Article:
Wednesday, September 19, 2012

Gulf Frittilary and the Cycle of Life

Gulf Frittilary Butterfly on Lantana--the underwing markings shine like mother-of-pearl.
This summer brought more Gulf Frittilary butterflies than we've ever seen in our Texas Hill Country yard.  The conditions were right--a cool summer, 90's instead of 110, and our host-plant native passion vines were hardy from spring rains.

The vines have been ragged all summer as Gulf Frittilary caterpillars feasted.
 
The caterpillar's spiny projections may provide protection from being eaten by birds.

 
The caterpillars grow fast, moulting several times before achieving full growth.  Then they attach to a structure (preferably in a shady spot), curl upward into a J position, and harden into a pupa.  

Pupa in process of formation. 

Gulf Frittilary pupas look a bit like a cross between a dead leaf and a bird dropping--a good disguise from hungry birds.

In two weeks, the butterfly will emerge from the hardened shell and the cycle will spin again.

 Gulf Frittilary Butterfly on Pride of Barbados.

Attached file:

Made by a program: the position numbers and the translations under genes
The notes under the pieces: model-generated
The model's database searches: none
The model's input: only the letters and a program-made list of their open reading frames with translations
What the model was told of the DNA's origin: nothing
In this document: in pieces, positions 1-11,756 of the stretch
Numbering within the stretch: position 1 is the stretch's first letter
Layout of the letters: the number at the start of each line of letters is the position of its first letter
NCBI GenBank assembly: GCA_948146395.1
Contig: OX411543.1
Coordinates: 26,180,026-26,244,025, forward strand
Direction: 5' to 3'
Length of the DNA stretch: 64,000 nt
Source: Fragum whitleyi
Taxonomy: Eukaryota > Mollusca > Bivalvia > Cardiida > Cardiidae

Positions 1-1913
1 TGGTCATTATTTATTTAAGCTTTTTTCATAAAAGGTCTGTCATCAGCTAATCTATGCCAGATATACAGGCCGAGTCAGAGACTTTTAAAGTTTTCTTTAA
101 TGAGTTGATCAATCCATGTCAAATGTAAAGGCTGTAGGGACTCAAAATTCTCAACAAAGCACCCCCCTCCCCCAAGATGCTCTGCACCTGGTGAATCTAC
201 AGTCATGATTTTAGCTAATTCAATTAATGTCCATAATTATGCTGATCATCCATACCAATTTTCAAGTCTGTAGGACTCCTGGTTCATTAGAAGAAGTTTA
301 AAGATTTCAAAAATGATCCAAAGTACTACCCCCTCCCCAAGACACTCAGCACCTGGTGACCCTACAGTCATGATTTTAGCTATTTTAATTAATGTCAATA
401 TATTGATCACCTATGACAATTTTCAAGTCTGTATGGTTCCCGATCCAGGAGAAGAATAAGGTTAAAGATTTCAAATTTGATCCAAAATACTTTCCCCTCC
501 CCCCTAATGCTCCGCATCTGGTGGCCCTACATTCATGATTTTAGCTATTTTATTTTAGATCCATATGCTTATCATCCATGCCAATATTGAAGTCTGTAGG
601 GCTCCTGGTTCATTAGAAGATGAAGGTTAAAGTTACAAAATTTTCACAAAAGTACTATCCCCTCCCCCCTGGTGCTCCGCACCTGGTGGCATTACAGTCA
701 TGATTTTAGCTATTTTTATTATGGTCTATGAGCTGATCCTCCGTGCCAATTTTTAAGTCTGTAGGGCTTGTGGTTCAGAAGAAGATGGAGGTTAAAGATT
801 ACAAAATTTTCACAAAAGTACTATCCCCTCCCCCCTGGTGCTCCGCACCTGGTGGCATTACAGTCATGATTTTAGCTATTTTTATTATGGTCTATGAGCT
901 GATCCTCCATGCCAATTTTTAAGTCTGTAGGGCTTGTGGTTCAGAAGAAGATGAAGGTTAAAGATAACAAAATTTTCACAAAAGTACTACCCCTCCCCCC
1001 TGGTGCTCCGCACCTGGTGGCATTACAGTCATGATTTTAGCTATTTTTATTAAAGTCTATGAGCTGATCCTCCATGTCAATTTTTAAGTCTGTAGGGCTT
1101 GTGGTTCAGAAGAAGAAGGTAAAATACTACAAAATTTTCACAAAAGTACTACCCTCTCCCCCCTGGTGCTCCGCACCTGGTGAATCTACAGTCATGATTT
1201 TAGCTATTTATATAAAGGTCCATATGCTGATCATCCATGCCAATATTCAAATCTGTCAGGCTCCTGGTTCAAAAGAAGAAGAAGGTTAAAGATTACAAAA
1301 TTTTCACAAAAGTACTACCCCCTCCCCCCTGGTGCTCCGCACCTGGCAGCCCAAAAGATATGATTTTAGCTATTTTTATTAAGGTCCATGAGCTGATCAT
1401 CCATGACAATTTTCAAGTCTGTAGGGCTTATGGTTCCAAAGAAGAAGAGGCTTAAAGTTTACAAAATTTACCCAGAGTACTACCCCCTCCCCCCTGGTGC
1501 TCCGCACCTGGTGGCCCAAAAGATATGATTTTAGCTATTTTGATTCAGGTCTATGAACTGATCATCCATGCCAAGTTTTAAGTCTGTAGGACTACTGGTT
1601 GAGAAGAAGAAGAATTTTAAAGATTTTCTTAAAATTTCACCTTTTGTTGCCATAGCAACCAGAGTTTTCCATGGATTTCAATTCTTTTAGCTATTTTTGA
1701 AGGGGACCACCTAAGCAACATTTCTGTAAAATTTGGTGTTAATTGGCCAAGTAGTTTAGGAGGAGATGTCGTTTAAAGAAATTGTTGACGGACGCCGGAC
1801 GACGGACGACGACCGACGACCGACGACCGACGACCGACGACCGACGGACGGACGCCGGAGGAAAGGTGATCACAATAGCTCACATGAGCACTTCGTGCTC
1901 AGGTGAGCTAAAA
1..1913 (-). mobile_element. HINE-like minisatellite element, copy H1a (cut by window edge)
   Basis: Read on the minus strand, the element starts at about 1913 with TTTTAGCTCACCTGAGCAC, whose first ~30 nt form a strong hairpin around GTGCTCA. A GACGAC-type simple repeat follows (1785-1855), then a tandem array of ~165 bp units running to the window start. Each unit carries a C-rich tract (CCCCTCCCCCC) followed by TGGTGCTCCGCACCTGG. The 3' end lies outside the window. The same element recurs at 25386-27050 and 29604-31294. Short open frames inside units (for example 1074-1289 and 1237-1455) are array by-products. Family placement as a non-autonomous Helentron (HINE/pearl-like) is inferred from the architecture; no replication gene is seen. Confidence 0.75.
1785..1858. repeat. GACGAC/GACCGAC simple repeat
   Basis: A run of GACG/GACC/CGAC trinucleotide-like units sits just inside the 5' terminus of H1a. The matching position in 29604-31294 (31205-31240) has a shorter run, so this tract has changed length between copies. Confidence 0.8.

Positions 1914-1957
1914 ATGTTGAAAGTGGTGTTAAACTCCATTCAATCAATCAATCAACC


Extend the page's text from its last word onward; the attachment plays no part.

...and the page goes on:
If you'd like to see Gulf Frittilaries in your yard, plant a native passionvine like the Maypop (Passiflora incarnata) and wait.  They'll find you.
 
Copyright 2009-2012 Kathleen Scott, for Hill Country Mysteries. Unauthorized reproduction is prohibited.

Wednesday, September 12, 2012

Things I learned from my yard

 Hope is the vision to plant a seed.

  
<--Standing Cypress (Ipomopsis rubra)from seeds strewn near the end of a horrible drought, before we knew it was the end.






Not everything that interrupts a plan is a weed.

Antelope Horns (Asclepius asperula), a native milkweed, host to Monarch butterflies.---->






Beauty that is nurtured grows.  

Fifty years ago, my mother's mother grew daylillies. Forty years ago my mother planted pass-alongs in her yard.  Many years later, descendents bloom in mine.

Copyright 2009-2012 Kathleen Scott, for Hill Country Mysteries. Unauthorized reproduction is prohibited.

Monday, September 3, 2012

Hummingbird Fall Migration 2012

When I walked out this morning carrying the hummingbird feeders, I was greeted by hovering chatter.  I hadn't missed dawn by long but the birds were ready.

Males and females, ruby-throated, black-chinned and a few rufous are journeying south and every one is hungry.

So I captured a minute of hummingbird magic to share with you.  It starts slow but picks up as the seconds tick by.  Click the arrow to enjoy a flying minute in your day.

Copyright 2009-2012 Kathleen Scott, for Hill Country Mysteries. Unauthorized reproduction is prohibited.